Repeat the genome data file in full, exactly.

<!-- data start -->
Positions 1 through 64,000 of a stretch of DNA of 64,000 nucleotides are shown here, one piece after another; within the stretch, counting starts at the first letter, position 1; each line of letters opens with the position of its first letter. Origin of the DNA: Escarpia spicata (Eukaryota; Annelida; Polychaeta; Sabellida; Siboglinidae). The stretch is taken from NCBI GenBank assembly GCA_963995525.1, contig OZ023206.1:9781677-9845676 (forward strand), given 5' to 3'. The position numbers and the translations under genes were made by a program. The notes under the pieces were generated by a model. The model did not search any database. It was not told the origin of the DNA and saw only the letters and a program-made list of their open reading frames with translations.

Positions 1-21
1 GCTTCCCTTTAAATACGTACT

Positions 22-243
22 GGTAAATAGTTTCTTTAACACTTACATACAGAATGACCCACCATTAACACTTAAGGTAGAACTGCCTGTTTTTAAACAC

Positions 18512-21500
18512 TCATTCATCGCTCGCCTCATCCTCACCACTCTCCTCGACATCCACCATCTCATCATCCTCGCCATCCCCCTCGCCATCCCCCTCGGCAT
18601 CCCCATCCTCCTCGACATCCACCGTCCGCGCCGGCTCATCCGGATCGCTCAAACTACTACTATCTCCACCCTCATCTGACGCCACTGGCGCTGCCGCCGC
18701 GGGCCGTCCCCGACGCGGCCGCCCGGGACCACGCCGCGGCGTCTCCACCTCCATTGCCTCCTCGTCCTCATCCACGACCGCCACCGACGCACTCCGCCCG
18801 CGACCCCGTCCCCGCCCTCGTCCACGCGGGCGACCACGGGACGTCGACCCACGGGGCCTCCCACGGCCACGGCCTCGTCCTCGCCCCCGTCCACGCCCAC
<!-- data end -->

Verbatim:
Positions 1 through 64,000 of a stretch of DNA of 64,000 nucleotides are shown here, one piece after another; within the stretch, counting starts at the first letter, position 1; each line of letters opens with the position of its first letter. Origin of the DNA: Escarpia spicata (Eukaryota; Annelida; Polychaeta; Sabellida; Siboglinidae). The stretch is taken from NCBI GenBank assembly GCA_963995525.1, contig OZ023206.1:9781677-9845676 (forward strand), given 5' to 3'. The position numbers and the translations under genes were made by a program. The notes under the pieces were generated by a model. The model did not search any database. It was not told the origin of the DNA and saw only the letters and a program-made list of their open reading frames with translations.

Positions 1-21
1 GCTTCCCTTTAAATACGTACT

Positions 22-243
22 GGTAAATAGTTTCTTTAACACTTACATACAGAATGACCCACCATTAACACTTAAGGTAGAACTGCCTGTTTTTAAACAC

Positions 18512-21500
18512 TCATTCATCGCTCGCCTCATCCTCACCACTCTCCTCGACATCCACCATCTCATCATCCTCGCCATCCCCCTCGCCATCCCCCTCGGCAT
18601 CCCCATCCTCCTCGACATCCACCGTCCGCGCCGGCTCATCCGGATCGCTCAAACTACTACTATCTCCACCCTCATCTGACGCCACTGGCGCTGCCGCCGC
18701 GGGCCGTCCCCGACGCGGCCGCCCGGGACCACGCCGCGGCGTCTCCACCTCCATTGCCTCCTCGTCCTCATCCACGACCGCCACCGACGCACTCCGCCCG
18801 CGACCCCGTCCCCGCCCTCGTCCACGCGGGCGACCACGGGACGTCGACCCACGGGGCCTCCCACGGCCACGGCCTCGTCCTCGCCCCCGTCCACGCCCAC